Set the top vent 100% open and leave it that way throughout the entire cooking session. Start with your bottom vent(s) 100% open. When the cooker temperature hits 200°F measured at the cooking grid, set the bottom vent(s) to 25% open. Allow the cooker to come up to 250°. Adjust the bottom vents as necessary to maintain a 240 - 260 temperature range keeping as close to 250° as possible.

In the beginning the temperature will drop and rise 5 to 10 degrees above and below the target temperature as the cooking process levels out. As you get further into the cook and your temperature begins to drop and not respond to airflow correction, you may have to add more charcoal into the basket to complete the cook. If the coals are almost all burned out, use your chimney starter to add some hot coals to the charcoal as well. Follow the steps used above to get the temperature back to your target range.

Cook at 250° to an internal temperature approaching 190°F (11 to 13 hours). The internal temperature or time is not an indicator that the meat is done, but merely a guide to tell you to start checking the bone to see if it wiggles like a loose tooth. If you have a boneless butt then you will use the probe end of a thermometer and insert it into the meat. When the probe enters the meat with no resistance, like going into butter, your pork butt is done. Or you can use a pull test, grab a part of the butt, just a pinch and pull it, if it comes easy, then the meat is ready to come out of the pit.

Remove the pork butt from the smoker and wrap the meat tightly in aluminum foil, then wrap in newspapers or old towels, and hold in an empty cooler for at least 2 hours. The meat will stay too hot to handle for at least 4 hours or longer.

When you are ready to serve, pull meat with cooking forks, your hands, or "Bear Claws". Make sure to mix the pulled pork so everyone gets some of that dark outside meat (Called "BARK") along with the light interior meat and serve with barbecue sauce on the side. The flavor of the meat should stand on it's own and a little sauce on the side should only compliment the flavor, not over-power the flavor of the meat.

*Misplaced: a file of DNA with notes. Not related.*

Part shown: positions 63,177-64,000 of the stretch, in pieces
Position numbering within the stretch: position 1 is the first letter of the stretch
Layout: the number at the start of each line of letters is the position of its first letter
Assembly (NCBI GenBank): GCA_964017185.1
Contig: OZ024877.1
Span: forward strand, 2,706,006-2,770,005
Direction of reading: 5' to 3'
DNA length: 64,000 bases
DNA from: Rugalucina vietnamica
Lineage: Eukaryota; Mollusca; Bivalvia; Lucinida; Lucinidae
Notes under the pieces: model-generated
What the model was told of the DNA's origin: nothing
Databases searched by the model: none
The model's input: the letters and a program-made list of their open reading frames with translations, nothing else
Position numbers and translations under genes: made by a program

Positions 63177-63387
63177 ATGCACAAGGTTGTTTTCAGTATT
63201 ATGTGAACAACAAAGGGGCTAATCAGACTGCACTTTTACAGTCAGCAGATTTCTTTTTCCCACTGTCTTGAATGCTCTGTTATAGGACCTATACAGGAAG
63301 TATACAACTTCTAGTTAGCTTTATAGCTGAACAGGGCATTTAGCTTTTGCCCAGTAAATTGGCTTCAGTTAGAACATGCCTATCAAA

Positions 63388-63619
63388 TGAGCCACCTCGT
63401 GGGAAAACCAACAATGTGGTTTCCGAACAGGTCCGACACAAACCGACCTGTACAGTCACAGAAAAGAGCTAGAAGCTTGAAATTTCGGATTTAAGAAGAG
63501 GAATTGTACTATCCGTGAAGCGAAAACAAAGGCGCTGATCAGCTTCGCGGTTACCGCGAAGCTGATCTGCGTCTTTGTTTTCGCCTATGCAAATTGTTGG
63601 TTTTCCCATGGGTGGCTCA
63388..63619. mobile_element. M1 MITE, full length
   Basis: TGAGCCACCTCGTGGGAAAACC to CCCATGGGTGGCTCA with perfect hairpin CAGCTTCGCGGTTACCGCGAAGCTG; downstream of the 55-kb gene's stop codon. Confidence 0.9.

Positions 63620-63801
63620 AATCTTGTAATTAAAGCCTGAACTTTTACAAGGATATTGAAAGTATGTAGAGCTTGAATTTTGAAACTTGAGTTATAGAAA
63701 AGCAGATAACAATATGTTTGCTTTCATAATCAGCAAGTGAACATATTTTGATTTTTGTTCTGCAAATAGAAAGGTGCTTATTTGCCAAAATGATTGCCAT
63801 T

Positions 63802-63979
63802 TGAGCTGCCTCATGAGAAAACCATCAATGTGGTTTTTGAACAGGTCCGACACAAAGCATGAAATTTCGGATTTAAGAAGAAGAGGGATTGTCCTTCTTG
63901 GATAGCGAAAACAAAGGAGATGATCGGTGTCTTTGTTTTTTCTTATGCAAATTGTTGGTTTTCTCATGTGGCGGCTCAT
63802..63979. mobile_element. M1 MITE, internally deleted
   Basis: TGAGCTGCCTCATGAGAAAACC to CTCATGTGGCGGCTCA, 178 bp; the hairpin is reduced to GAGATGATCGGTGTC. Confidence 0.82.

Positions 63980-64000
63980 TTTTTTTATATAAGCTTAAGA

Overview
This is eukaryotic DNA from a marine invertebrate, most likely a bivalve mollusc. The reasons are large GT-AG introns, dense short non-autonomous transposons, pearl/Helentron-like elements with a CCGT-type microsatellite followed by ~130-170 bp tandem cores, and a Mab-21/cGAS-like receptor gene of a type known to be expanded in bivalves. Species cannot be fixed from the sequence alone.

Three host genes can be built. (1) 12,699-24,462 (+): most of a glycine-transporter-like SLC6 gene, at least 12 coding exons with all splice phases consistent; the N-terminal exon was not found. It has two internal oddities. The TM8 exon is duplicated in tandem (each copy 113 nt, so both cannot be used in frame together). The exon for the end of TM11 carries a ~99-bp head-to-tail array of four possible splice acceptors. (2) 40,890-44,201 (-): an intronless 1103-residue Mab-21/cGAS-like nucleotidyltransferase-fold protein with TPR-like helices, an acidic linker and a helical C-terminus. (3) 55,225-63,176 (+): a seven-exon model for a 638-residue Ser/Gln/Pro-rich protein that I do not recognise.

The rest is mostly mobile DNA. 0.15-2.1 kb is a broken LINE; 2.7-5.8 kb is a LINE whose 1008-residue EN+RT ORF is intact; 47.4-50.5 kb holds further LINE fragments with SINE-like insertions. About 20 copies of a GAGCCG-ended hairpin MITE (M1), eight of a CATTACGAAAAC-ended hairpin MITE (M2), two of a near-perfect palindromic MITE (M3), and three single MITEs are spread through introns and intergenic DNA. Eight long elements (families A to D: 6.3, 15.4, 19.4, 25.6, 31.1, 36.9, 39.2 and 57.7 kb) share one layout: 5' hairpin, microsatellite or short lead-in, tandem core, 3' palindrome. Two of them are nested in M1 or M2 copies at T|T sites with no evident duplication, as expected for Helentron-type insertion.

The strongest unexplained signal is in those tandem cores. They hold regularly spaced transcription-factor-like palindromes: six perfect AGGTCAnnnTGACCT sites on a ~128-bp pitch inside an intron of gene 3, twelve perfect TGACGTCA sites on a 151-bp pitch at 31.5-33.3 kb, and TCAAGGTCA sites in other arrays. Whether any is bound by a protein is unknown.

Needless to say, there will be some leftovers, wrap them and store them for lunch tomorrow, or use a vacuum sealer to portion the leftovers and freeze them to for a later use. Leftovers when reheated make good sandwiches or pulled pork tacos, or you can add them to your next batch of baked beans. Vacuum packing prevents freezer burn, extends storage life.
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Unread 08-07-2013, 07:09 AM   #10
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Welcome to the Brethren - great place, you'll love it.

I think you mentioned you're cooking on a One Touch Platinum. You'll probably find this thread helpful as far as setting up the kettle for a lengthy cook.
http://www.bbq-brethren.com/forum/sh...d.php?t=129246

have fun Q'ng and good luck!
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Unread 08-07-2013, 08:29 AM   #11
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+1 for pork butt. Probably the most forgiving of meats in smoking.

Rub: Salt. Pepper. Garlic.

The "trick" to mastering the art is to control as many variables as you can before you experiment. If you can keep your cuts of meat in the same weight/size, then you can experiment with cooking times and temperatures. But you can't experiment with temperatures until you know your rig can hold a specified temperature.

In other words, crawl, then walk, then fly. I will rat (snitch, tell, narc) on myself when I say that some of the worst cooks I did were when I tried doing too many things at once, or skip steps.

Learn from our collective mistakes.
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Unread 08-07-2013, 09:48 AM   #12
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Welcome! You'll love it here. Congrats on your cooker purchase- those are great units.
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Unread 08-07-2013, 10:58 AM   #13
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For your first cook pick something you like and keep it simple.
No fancy rubs or injections. S&P only worked well for me.
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Unread 08-07-2013, 11:31 AM   #14
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Dont use the weather as an excuse. I got a mate who bbqs 2-3 times a week